Lilly has been around since Ulysses S. Grant was president. Our company culture has taken over a century to build. We’re now a large enterprise with about 41,000 employees. For organizations like ours, developing a shared value approach first requires a tremendous amount of internal learning about how our businesses across the world deliver value to local communities, coupled with coordinated and purposeful realignment.

For example, when our CEO aimed to expand on the gains we made through the NCD Partnership, he first created a cross-functional team to develop a shared value-based business model for important markets. The models then needed to be evaluated by a broad group of senior leaders, designed for implementation, and phased into the appropriate markets. These steps necessarily have taken considerable time.

To take another example, Nestle is a stand-out leader on the shared value front, adopting this approach for most every business decision the company makes today. But it didn’t assume this position overnight—in fact, it’d been at it for more than a decade. In 2005, then-CEO Peter Brabeck-Lemanthe initiated the effort to develop shared value as a concept with Michael E. Porter and Mark R. Kramer. The company’s consistent leadership commitment—and ability to adapt and evolve—has positioned it as a shared-value standard-bearer among major multinational corporations.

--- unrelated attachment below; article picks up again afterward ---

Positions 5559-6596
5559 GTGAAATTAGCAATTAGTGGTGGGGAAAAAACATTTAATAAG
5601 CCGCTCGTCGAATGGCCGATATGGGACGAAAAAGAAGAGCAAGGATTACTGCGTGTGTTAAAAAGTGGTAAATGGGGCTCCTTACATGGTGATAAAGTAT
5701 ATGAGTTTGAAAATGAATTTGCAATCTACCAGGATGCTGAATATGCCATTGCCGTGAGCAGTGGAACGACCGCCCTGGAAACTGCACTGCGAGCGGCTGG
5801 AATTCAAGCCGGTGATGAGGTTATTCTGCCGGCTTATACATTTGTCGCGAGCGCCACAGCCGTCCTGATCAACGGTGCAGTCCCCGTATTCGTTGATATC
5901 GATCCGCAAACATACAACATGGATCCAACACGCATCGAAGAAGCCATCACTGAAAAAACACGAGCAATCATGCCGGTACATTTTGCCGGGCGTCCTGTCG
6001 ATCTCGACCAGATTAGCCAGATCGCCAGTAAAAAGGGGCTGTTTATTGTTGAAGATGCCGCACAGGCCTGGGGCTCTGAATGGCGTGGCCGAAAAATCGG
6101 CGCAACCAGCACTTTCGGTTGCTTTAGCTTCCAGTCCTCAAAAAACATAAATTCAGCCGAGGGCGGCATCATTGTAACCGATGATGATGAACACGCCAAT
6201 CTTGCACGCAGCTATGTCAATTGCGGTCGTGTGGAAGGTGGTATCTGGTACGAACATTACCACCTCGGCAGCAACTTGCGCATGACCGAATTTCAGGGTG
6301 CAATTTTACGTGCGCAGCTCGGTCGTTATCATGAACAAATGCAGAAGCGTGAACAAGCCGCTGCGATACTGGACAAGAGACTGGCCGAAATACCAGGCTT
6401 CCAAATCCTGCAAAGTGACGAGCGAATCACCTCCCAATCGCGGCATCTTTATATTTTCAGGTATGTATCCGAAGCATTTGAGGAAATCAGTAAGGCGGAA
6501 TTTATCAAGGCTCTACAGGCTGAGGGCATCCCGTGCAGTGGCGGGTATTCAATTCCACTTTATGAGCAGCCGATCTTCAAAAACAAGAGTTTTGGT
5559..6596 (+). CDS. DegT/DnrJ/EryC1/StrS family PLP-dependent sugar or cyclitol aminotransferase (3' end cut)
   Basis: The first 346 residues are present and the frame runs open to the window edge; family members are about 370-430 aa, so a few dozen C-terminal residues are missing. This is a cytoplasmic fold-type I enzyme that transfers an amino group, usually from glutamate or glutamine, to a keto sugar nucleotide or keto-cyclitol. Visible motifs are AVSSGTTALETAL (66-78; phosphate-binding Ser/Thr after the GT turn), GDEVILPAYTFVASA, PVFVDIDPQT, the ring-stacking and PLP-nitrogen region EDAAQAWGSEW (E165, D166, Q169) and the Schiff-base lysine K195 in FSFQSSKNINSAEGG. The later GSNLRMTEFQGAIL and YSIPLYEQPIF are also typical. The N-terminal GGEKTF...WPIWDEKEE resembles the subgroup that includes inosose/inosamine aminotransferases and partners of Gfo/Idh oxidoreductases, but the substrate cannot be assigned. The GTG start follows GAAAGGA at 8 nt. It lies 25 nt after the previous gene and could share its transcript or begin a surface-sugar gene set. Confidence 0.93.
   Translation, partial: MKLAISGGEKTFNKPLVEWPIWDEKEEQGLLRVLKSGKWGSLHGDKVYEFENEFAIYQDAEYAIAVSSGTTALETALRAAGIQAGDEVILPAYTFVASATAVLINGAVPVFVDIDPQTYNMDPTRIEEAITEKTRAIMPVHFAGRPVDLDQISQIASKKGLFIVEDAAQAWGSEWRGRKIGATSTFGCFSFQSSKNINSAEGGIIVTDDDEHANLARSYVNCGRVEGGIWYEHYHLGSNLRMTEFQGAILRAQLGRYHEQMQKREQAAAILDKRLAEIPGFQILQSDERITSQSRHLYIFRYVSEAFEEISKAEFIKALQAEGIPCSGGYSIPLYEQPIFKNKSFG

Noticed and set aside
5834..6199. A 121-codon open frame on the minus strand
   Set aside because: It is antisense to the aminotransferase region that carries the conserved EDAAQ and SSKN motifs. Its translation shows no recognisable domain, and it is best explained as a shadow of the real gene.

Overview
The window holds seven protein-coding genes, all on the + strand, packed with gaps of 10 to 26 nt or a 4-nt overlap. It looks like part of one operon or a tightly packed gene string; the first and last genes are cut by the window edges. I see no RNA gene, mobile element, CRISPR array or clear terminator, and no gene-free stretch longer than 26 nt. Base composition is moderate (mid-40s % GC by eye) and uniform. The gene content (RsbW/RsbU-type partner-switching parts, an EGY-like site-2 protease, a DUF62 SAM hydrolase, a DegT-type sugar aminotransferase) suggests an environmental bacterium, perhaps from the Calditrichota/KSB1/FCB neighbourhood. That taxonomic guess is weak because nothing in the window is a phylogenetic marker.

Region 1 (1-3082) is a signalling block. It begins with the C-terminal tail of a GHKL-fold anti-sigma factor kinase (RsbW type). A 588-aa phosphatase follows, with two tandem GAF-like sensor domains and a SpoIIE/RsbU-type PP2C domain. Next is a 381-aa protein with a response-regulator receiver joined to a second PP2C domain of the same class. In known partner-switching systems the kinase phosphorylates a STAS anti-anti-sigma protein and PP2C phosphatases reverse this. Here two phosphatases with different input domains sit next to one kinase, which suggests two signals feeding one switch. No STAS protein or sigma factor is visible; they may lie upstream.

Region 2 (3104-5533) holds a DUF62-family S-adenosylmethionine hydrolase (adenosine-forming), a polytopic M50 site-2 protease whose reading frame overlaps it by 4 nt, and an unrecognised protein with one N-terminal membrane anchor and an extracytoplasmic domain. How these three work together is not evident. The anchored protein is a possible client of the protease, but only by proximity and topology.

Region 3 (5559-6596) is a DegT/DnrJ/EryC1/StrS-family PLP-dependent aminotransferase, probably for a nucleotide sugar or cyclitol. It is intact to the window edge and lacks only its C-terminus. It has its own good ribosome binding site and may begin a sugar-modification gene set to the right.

Demonstrate success. Sharing success stories regularly with employees helps them see the impact—and the promise—of shared value. It’s also important to champion achievements externally and advocate for change.

We purposefully founded our shared value efforts on rigorous metrics. We share the results throughout the company and with external stakeholders, and make sure they feed directly into future decisions on programs and business goals. Since 2011, the Lilly NCD Partnership has impacted tens of thousands of lives and achieved some significant milestones. The Mexican government, for example, modeled its new national obesity initiative on the successful diabetes program our local partners CASALUD and The Carlos Slim Foundation created. We’ve invested in sharing stories like these not just by distributing press releases, but also by writing executive blogs and op-eds in respected international publications.